Updated from 10:55 a.m. EST



continues to clear the decks in an attempt to right its foundering ship.

The phone-and-data-service provider Tuesday predicted a first-quarter revenue shortfall and reported weaker-than-expected fourth-quarter results. Perhaps more ominously, Qwest served notice that it is hellbent on raising cash to lighten its massive debt load, whether via the capital markets or by selling assets.

Qwest shares, already 70% off their 52-week high, slipped 70 cents Tuesday to $11.65 as investors fretted about the future for this onetime New Economy highflier.


Qwest once rode the tech boom to great heights; its buoyant share price enabled the new age network builder to acquire big telcos like cash cow

U S West

. Once upon a time, slow-growing U S West was even seen as the dead weight on the Qwest franchise, which pushed some of the same Brave New World buttons that


and other New Economy favorites did.

But recent quarters have suggested that even U S West's formidable cash flow isn't enough to sustain Qwest's sizable appetite, and the company has recently moved to sharply cut back on expenses. The attrition trend continued Tuesday, as Qwest made a further cut in its 2002 capital spending budget, to $4 billion from $4.2 billion; the company spent twice that much on network equipment and the like a year ago. Qwest also firmed up plans to cut 7,000 additional jobs. The Denver-based company has about 67,000 workers.

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The cost-cutting is looking more and more crucial because Qwest says the first quarter will be the worst financial period for the coming year. A sagging economy in the Western U.S. took sales at Qwest's core local phone business down by 2% from year-ago levels. Overall, revenue fell 6% from a year ago.

Weakness in the cash-generating local phone service business undermines the confidence investors have in the whole company because U S West is widely seen as the financial backbone of an otherwise increasingly speculative tech play.

"It's the thing everyone seems to be focused on today," said Donna Jaegers, money manager at Invesco Funds Group.

Notably, Qwest also told investors and analysts on a conference call Tuesday that two major contracts, valued at between $50 million and $60 million, were pushed out to future quarters, accounting for possibly 1% of latest-period revenue declines.

'Black Hole'

With the collapse of rival next-generation optical-network builder Global Crossing Monday, Wall Street has been particularly sensitive to the burden that Qwest's own cash-burning national broadband network puts on the company.

According to Jaegers, the Street values Qwest's local business at between $11 and $14 per share. "That means the market values broadband as a black hole," said Jaegers.

That said, Qwest was pushing the focus forward and away from the cash-burning hole the company appears to have stumbled into. CEO Joe Nacchio sought to deflect concerns about the red ink, saying the heavy spending on both the local and broadband networks is in the rearview mirror. "We spent heavily to pivot the franchise," said Nacchio, trying to cast the first quarter as a turning point.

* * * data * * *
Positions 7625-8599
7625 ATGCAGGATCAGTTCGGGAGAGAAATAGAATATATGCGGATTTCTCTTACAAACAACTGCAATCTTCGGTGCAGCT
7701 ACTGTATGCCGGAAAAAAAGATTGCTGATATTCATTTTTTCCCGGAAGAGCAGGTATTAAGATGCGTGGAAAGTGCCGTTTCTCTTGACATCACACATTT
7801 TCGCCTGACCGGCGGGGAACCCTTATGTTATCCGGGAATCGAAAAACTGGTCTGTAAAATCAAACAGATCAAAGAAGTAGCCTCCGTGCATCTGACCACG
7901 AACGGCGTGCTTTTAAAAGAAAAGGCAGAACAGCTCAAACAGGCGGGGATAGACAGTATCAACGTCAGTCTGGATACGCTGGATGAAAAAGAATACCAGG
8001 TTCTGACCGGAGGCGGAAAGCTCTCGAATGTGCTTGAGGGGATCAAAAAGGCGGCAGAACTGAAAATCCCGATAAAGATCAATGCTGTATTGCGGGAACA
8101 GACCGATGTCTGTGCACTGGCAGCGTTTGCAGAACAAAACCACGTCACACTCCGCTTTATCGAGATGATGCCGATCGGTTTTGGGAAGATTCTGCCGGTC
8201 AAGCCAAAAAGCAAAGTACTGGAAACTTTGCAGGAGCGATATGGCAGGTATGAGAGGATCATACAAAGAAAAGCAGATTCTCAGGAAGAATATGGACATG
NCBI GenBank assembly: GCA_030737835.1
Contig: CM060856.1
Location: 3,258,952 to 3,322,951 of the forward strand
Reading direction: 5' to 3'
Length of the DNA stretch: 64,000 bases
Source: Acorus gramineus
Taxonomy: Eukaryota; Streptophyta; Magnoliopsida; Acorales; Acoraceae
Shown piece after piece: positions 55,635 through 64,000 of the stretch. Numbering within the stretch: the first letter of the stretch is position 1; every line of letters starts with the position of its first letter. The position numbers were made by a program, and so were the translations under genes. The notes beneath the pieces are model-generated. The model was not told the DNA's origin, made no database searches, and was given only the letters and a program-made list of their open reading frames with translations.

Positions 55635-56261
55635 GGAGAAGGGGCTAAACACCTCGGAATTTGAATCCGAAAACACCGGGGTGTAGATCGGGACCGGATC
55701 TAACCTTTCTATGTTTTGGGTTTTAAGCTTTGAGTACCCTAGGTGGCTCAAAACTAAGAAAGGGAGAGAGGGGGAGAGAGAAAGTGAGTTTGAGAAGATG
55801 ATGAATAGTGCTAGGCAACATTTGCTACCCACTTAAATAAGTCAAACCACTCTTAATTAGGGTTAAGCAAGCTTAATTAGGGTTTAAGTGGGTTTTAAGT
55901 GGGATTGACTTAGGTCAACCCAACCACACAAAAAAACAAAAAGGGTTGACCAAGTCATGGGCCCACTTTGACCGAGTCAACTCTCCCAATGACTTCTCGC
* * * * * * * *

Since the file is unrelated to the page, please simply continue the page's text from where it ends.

Jaegers is inclined to give the company the benefit of the doubt, for now. "There's a good long-term opportunity for Qwest," said Jaegers, who holds a position in the stock. But since Qwest stopped booking network capacity sales to the tune of $4 billion or so annually, year-over-year comparisons will be pale.


For the fourth quarter ended Dec. 31, Qwest lost 7 cents a share on a pro forma basis, excluding certain costs. That result reversed the year-ago pro forma profit of 16 cents a share. Revenue slid 6% to $4.7 billion from $5.02 billion a year earlier. Both figures were short of Wall Street's estimates.

In a conference call following the release of fourth-quarter earnings, Nacchio said 2002 revenue would be "at, or near, the low end of our previously issued guidance," of $19.4 billion to $19.8 billion. Qwest reported 2001 revenue of $19.74 billion.

Qwest has some $25 billion in outstanding debt, and investors have worried that debt service and the costs of building its new era phone and data network could tax even the robust cash flow of U S West.

The company said it is "committed to the health of our balance sheet," adding that it would consider issuing equities-backed securities as well as selling wireless assets, telephone access lines or its DEX directory publishing business. Finance Chief Robin Szeliga said the company will likely pursue several options, and the moves will reduce debt by about $1.5 billion to $2 billion.

All things told, "There's no clear catalyst until revenue comparisons in the fourth quarter start to show growth," Jaegers said. But she is optimistic that if Qwest can book steady sales of its broadband services, those comparisons will look more favorable, and the next-generation network will start earning its keep.